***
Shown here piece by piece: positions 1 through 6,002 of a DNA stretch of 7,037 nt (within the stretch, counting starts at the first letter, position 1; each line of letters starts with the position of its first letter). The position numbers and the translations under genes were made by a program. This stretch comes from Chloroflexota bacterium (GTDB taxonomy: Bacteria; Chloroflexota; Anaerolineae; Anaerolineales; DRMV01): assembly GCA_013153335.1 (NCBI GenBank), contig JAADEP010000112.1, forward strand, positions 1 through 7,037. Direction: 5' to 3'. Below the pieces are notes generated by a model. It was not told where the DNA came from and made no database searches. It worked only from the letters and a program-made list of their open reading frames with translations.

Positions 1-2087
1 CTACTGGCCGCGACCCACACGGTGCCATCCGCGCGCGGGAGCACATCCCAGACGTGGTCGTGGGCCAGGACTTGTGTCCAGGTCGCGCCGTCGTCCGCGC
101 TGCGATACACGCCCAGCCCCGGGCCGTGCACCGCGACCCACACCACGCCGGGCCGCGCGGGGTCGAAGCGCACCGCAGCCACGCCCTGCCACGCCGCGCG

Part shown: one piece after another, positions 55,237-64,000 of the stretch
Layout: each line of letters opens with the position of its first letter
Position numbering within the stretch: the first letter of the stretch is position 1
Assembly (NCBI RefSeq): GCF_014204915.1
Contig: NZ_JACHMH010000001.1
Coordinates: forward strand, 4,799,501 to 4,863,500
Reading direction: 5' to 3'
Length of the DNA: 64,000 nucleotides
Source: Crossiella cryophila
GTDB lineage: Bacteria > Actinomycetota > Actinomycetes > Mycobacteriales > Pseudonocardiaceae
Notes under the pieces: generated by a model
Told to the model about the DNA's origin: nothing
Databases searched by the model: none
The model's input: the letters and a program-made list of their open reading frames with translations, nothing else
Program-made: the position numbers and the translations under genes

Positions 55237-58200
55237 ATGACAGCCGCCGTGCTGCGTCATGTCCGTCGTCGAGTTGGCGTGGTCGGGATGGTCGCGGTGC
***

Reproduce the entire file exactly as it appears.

Shown here piece by piece: positions 1 through 6,002 of a DNA stretch of 7,037 nt (within the stretch, counting starts at the first letter, position 1; each line of letters starts with the position of its first letter). The position numbers and the translations under genes were made by a program. This stretch comes from Chloroflexota bacterium (GTDB taxonomy: Bacteria; Chloroflexota; Anaerolineae; Anaerolineales; DRMV01): assembly GCA_013153335.1 (NCBI GenBank), contig JAADEP010000112.1, forward strand, positions 1 through 7,037. Direction: 5' to 3'. Below the pieces are notes generated by a model. It was not told where the DNA came from and made no database searches. It worked only from the letters and a program-made list of their open reading frames with translations.

Positions 1-2087
1 CTACTGGCCGCGACCCACACGGTGCCATCCGCGCGCGGGAGCACATCCCAGACGTGGTCGTGGGCCAGGACTTGTGTCCAGGTCGCGCCGTCGTCCGCGC
101 TGCGATACACGCCCAGCCCCGGGCCGTGCACCGCGACCCACACCACGCCGGGCCGCGCGGGGTCGAAGCGCACCGCAGCCACGCCCTGCCACGCCGCGCG

Part shown: one piece after another, positions 55,237-64,000 of the stretch
Layout: each line of letters opens with the position of its first letter
Position numbering within the stretch: the first letter of the stretch is position 1
Assembly (NCBI RefSeq): GCF_014204915.1
Contig: NZ_JACHMH010000001.1
Coordinates: forward strand, 4,799,501 to 4,863,500
Reading direction: 5' to 3'
Length of the DNA: 64,000 nucleotides
Source: Crossiella cryophila
GTDB lineage: Bacteria > Actinomycetota > Actinomycetes > Mycobacteriales > Pseudonocardiaceae
Notes under the pieces: generated by a model
Told to the model about the DNA's origin: nothing
Databases searched by the model: none
The model's input: the letters and a program-made list of their open reading frames with translations, nothing else
Program-made: the position numbers and the translations under genes

Positions 55237-58200
55237 ATGACAGCCGCCGTGCTGCGTCATGTCCGTCGTCGAGTTGGCGTGGTCGGGATGGTCGCGGTGC